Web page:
WASHINGTON (AP) — When the end of the COVID-19 pandemic arrives, it could create major disruptions for a cumbersome U.S. healthcare system made more generous, flexible and technologically up-to-date through a series of temporary emergency measures.
The end of these policies could begin as early as the summer. It could force an estimated 15 million Medicaid beneficiaries to find new sources of coverage, require congressional action to preserve broad access to telehealth for Medicare enrollees, and blur special COVID-19 rules and payment policies for hospitals, doctors and insurers. There are also questions about how emergency use approvals for COVID-19 treatments will be handled.
The range of issues is tied to the coronavirus public health emergency first declared more than two years ago and periodically renewed since then. It is scheduled to end on April 16, and the Biden administration is expected to extend it until mid-July. Some would like a longer exit ramp.
The transitions do not bode well for America’s complex health care system, with its mix of private and government insurance and its maze of policies and procedures. The health care chaos, if it breaks out, could create midterm election headaches for Democrats and Republicans alike.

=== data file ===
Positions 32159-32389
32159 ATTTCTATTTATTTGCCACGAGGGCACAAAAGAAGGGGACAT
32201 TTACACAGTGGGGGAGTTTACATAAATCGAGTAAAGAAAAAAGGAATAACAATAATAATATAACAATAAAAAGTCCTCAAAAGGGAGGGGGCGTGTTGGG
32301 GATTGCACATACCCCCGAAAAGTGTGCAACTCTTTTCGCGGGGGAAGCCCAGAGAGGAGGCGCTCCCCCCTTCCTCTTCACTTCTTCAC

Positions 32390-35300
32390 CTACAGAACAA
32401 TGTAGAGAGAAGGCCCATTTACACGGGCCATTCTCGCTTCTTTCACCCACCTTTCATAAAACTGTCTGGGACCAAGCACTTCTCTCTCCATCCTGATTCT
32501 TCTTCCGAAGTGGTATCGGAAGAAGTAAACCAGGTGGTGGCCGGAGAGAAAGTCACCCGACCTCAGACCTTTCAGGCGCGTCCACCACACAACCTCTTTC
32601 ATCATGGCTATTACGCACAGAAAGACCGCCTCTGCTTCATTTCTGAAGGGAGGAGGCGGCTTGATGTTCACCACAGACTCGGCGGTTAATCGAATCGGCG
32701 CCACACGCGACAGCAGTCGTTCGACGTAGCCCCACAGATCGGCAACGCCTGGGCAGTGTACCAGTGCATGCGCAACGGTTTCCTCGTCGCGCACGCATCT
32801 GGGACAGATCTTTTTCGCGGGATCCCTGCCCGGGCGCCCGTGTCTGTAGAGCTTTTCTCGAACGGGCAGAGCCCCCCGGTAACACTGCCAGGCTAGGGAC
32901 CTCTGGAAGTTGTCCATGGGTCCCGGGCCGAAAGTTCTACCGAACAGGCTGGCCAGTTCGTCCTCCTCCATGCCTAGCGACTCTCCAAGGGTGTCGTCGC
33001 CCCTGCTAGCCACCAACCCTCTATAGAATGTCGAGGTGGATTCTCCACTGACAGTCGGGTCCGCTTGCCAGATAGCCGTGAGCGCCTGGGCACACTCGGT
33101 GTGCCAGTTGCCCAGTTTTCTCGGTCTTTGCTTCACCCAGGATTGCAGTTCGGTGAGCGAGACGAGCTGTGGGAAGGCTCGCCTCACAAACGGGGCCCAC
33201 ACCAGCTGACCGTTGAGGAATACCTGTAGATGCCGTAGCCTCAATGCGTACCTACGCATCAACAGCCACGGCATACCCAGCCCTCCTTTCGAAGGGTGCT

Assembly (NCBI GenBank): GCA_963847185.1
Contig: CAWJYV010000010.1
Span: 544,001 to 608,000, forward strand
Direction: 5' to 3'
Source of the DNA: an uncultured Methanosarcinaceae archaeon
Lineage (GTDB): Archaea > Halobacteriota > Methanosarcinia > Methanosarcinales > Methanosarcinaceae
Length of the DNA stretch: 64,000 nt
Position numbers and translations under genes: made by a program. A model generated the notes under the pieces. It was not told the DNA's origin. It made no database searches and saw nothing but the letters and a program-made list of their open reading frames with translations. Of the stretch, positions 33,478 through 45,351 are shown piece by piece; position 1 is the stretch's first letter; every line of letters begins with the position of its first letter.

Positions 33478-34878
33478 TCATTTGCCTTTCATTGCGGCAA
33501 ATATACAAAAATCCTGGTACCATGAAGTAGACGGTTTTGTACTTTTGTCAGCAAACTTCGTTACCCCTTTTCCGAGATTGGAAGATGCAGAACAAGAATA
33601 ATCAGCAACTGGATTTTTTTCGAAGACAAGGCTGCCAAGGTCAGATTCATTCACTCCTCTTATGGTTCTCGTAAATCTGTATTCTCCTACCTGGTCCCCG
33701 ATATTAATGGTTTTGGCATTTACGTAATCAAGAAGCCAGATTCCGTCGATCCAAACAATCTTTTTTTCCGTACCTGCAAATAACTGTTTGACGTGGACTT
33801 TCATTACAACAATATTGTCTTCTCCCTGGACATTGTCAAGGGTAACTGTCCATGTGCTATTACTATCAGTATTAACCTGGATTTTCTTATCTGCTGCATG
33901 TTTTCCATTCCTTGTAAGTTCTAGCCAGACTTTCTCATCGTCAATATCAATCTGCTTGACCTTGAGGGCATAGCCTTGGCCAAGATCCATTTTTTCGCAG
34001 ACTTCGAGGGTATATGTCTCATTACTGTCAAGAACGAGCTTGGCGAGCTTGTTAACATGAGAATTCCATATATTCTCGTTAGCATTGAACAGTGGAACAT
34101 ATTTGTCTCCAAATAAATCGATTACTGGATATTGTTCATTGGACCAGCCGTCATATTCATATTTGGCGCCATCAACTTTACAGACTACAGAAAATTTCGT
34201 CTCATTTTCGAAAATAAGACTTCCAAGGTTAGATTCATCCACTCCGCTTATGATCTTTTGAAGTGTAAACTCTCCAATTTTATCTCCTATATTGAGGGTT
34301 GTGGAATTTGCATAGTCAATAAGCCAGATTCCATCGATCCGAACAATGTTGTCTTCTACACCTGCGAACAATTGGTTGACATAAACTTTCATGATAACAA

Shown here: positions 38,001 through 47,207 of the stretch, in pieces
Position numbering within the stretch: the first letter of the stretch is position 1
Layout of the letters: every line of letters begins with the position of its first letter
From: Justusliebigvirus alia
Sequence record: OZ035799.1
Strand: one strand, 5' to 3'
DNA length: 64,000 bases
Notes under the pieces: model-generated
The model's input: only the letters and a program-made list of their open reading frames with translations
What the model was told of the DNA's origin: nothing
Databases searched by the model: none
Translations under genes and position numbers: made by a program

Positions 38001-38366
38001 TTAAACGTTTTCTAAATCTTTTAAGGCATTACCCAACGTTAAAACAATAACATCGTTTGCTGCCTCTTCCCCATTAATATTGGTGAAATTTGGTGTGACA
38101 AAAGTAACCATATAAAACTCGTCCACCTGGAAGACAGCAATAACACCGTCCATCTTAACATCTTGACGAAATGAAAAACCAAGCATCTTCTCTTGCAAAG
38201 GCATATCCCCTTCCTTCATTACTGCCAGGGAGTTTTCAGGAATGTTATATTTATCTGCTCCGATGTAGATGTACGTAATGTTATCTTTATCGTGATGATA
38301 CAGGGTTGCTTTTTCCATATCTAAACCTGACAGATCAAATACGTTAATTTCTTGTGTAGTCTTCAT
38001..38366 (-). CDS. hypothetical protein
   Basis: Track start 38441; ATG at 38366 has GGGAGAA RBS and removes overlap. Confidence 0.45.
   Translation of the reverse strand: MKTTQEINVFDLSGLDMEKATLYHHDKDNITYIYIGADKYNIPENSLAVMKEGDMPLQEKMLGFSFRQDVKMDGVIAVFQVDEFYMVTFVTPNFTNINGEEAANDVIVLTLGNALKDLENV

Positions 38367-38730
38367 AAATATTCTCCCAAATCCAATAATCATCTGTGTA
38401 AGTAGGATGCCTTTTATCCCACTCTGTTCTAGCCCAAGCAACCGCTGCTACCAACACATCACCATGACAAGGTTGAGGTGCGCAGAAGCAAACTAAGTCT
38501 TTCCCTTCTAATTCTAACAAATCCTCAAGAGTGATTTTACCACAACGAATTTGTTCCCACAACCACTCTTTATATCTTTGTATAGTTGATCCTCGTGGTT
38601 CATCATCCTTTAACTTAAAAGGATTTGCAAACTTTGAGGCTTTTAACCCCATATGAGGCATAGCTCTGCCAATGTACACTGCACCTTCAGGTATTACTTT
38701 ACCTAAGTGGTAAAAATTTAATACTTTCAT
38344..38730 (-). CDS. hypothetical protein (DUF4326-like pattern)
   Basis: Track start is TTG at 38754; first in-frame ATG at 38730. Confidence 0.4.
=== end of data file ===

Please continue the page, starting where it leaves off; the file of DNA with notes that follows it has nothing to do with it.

“The flexibilities given under the public health emergency have helped people stay covered and have access to care, so moving forward the key question is how to build on what has been successful and not losing ground,” said Juliette Cubanski, a Medicare expert at the nonpartisan Kaiser Family Foundation who has studied the potential consequences of the pandemic emergency ending.
Medicaid Churn Rate
Medicaid, the state-federal health insurance program for low-income people, covers about 79 million people, a record partly due to the pandemic.
But the nonpartisan Urban Institute think tank estimates that about 15 million people could lose Medicaid when the public health emergency ends, at the rate of at least 1 million per month.
Congress increased federal Medicaid payments to states due to COVID-19, but it also required states to keep people on track during the health emergency. Normally, states routinely de-enroll Medicaid recipients whose income exceeds certain levels, or for other life changes affecting eligibility. This process will reactivate when the emergency ends and some states are eager to move forward.